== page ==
The following is the Discounted Cumulative Gain (DCG) of each list with respect to the bidding scores, averaged separately for each group. Note that each group was only presented with their corresponding list and not the others.

 Group: CMT Group: TMS Group: CMT+TMS Sorting by CMT scores 6.11 out of 12.64 (48%) 4.98 out of 13.63 (36%) 4.87 out of 13.55 (35%) Sorting by TMS score 4.06 out of 12.64 (32%) 6.43 out of 13.63 (47%) 5.72 out of 13.55 (42%) Sorting by TMS+CMT 4.77 out of 12.64 (37%) 6.11 out of 13.63 (44%) 6.71 out of 13.55 (49%)

A micro-survey was also run to collect further information on how users liked their short list. 85% of the participants indicated that they have used the list interface provided to them. The following is the preference indicated by each group (~75 reviewers in each group, ~2% error):

 CMT TMS CMT+TMS Preferred CMT over list 15% 12% 8% Preferred list+CMT 81% 83% 83% Preferred list over CMT 4% 5% 9%

It is obvious from the above that most participants found the list useful in conjunction with CMT (suggesting that the list should be integrated inside CMT). We can also see that those who were presented with a list based on TMS scores were more likely to find the list useful.

Note that all of the above was done in a long hectic but fun weekend.

Imputing Missing Bids
CMT assumes that the reviewers are not willing to review a paper unless stated otherwise. It does not differentiate between an unseen (but potentially relevant) paper and a paper that has been seen and ignored. This is a real shortcoming when it comes to matching papers to reviewers, especially for those reviewers that did not bid often. To mitigate this problem, we used the click information on the shortlist presented to the reviewers to find out which papers have been observed and ignored. We then impute these cases as real non-willing bids.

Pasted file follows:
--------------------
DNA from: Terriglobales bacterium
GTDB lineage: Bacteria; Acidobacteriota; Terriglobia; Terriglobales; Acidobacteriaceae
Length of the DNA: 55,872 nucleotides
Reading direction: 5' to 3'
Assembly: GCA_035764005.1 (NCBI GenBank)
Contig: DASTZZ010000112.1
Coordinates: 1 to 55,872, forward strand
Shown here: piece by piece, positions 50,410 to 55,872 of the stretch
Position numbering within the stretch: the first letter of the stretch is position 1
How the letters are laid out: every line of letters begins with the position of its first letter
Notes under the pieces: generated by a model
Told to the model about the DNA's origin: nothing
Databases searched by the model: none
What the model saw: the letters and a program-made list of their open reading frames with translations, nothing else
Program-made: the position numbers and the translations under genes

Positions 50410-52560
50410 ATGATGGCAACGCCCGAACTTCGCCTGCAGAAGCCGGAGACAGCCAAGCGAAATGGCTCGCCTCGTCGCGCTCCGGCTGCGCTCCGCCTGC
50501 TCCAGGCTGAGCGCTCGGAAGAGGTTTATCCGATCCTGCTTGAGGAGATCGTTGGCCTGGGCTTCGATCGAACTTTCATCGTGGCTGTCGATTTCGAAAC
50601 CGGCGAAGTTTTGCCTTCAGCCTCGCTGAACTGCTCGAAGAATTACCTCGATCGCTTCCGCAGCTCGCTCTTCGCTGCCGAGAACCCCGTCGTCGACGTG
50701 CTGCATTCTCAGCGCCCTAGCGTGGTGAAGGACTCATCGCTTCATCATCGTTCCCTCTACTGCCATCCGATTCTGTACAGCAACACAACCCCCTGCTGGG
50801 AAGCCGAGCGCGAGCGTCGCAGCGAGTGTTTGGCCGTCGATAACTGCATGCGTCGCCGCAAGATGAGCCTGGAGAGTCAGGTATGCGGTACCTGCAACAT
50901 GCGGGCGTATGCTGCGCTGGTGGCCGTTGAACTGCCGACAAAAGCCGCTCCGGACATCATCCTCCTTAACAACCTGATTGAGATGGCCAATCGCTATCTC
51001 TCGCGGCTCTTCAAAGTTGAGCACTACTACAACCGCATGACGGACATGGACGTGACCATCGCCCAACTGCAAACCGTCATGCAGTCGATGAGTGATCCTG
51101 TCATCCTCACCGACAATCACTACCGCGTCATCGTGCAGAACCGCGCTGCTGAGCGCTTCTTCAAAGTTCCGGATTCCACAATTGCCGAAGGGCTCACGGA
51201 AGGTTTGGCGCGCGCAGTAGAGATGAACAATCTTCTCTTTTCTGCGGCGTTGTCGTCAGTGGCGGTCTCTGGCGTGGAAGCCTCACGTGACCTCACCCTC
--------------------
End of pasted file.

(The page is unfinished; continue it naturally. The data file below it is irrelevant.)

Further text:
Around 30 reviewers did not provide any bids (and many had only a few). This is problematic because the tools used to do the actual reviewer-paper matching tend to assign the papers without any bids to the reviewers who did not bid, regardless of the match in expertise.

Once the bidding information was in and imputation was done, we now had to fill in the rest of the paper-reviewer bidding matrix to mitigate the problem with sparse bidders. This was done, once again, through TMS, but this time using a supervised learning approach.

Using supervised learning was more delicate than expected. To deal with the wildly varying number of bids per person, we imputed zero bids, first from papers that were plausibly skipped over, and if necessary at random from papers not bid on such that each person had the same expected bid in the dataset. From this dataset, we held out a random bid per person, and then trained to predict well the heldout bid. Most optimization approaches performed poorly due to the number of features greatly exceeding the number of labels. The best approach we found used the online algorithms in Vowpal Wabbit with a mass personalized training method similar to the one discussed here. This trained predictor was used to predict bid values for the full paper-reviewer bid matrix.

Automated Area Chair and First Reviewer Assignment
Once we had the imputed paper-reviewer bidding matrix, CMT was used to generate the actual match between papers and area chairs, and (separately) between papers and reviewers. Each paper had two area chairs (sometimes called “meta-reviewers” in CMT) assigned to it, one primary, one secondary, by running two rounds of assignments (so that the primary was usually the “better” match). One reviewer per paper was also assigned automatically by CMT in a similar fashion. CMT provides proper load balancing, so that all area chairs and reviewers had similar loads.

Manual Checks of the Automated Assignments